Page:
21. Diefenbach M, Kozan E (2011) Effects of bed configurations at a hospital emergency department. J Simul 5:44–57CrossRefGoogle Scholar
  22. Eskandari H, Riyahifard M, Khosravi S, Geiger CD (2011) Improving the emergency department performance using simulation and MCDM methods. In: Proceedings of the 2011 winter simulation conference (WSC). IEEE, pp 1211–1222Google Scholar
  23. Feng Y-Y, Wu I-C, Chen T-L (2015) Stochastic resource allocation in emergency departments with a multi-objective simulation optimization algorithm. Health Care Manag Sci 20(1):55–75CrossRefGoogle Scholar
  24. Fishman J, McLafferty S, Galanter W (2018) Does spatial access to primary care affect emergency department utilization for nonemergent conditions? Health Serv Res 53(1):489–508CrossRefGoogle Scholar
  25. FitzGerald G, Jelinek GA, Scott D, Gerdtz MF (2010) Emergency department triage revisited. Emerg Med J 27:86–92CrossRefGoogle Scholar
  26. Ghanes K, Jouini O, Jemai Z, Wargon M, Hellmann R, Thomas V, Koole G (2014) A comprehensive simulation modeling of an emergency department: a case study for simulation optimization of staffing levels. In: 2014 winter simulation conference (WSC). IEEE, pp 1421–1432Google Scholar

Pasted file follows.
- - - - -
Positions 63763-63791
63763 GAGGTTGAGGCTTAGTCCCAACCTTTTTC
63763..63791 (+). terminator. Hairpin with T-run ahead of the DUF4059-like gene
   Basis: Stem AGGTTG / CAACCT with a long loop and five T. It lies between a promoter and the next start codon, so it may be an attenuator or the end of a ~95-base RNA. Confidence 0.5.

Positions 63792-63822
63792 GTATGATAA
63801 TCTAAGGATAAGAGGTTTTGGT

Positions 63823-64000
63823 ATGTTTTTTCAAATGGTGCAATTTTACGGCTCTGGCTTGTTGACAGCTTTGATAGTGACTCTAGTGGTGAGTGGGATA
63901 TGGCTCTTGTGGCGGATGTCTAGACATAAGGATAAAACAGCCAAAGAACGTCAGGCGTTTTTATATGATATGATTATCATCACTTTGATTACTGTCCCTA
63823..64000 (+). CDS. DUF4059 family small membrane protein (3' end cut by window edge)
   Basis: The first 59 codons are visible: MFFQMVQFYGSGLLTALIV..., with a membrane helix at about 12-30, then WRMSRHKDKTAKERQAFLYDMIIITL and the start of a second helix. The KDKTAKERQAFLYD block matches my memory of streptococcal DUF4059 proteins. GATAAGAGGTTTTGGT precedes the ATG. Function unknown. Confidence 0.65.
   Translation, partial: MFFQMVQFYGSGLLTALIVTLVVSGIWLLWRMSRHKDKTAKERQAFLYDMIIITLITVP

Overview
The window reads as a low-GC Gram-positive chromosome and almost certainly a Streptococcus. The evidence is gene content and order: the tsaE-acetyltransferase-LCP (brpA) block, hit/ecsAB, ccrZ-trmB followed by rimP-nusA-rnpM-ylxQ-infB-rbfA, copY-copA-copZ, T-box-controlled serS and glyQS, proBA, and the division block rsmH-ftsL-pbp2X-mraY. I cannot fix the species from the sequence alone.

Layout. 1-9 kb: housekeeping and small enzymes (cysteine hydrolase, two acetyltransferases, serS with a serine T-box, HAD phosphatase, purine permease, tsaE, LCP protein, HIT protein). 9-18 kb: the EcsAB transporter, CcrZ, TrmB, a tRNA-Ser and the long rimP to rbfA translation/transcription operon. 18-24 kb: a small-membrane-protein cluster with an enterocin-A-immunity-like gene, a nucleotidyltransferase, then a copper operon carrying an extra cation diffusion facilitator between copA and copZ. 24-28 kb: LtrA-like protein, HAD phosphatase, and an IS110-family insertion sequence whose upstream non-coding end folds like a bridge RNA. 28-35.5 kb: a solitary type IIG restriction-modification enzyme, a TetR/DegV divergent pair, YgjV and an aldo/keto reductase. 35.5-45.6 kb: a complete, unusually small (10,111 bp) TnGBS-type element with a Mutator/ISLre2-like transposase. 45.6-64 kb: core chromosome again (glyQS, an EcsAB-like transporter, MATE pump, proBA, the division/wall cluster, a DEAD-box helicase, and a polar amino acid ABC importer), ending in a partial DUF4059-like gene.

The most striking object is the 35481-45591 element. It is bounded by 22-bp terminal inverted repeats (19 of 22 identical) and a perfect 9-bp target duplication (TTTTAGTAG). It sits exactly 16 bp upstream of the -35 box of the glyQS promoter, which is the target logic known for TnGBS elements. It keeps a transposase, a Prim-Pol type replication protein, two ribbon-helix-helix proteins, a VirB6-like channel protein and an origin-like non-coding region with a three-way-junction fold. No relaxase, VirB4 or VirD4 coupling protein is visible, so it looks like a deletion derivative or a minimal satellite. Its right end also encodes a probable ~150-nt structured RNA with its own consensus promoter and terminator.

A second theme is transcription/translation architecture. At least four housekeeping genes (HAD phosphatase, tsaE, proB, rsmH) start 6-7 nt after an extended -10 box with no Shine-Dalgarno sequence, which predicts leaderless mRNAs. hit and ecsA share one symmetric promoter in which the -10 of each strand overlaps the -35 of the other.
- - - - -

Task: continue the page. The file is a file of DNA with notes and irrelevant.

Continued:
27. Hsieh MC, Wang EM, Lee WC, Li LW, Hsieh CY, Tsai W, Wang CP, Huang JL, Liu TC (2018) Application of HFACS, fuzzy TOPSIS, and AHP for identifying important human error factors in emergency departments in Taiwan. Int J Ind Ergon 1(67):171–179CrossRefGoogle Scholar
  28. Hu X, Barnes S, Golden B (2018) Applying queueing theory to the study of emergency department operations: a survey and a discussion of comparable simulation studies. Int Trans Oper Res 25(1):7–49MathSciNetzbMATHCrossRefGoogle Scholar
  29. Ibrahim IM et al (2015) A proposed simulation optimization model framework for emergency department problems in public hospital. In: AIP conference proceedings, vol 1. AIP PublishingGoogle Scholar
  30. Jafari H, Salmasi N (2015) Maximizing the nurses’ preferences in nurse scheduling problem: mathematical modeling and a meta-heuristic algorithm. J Ind Eng Int 11(3):439–458CrossRefGoogle Scholar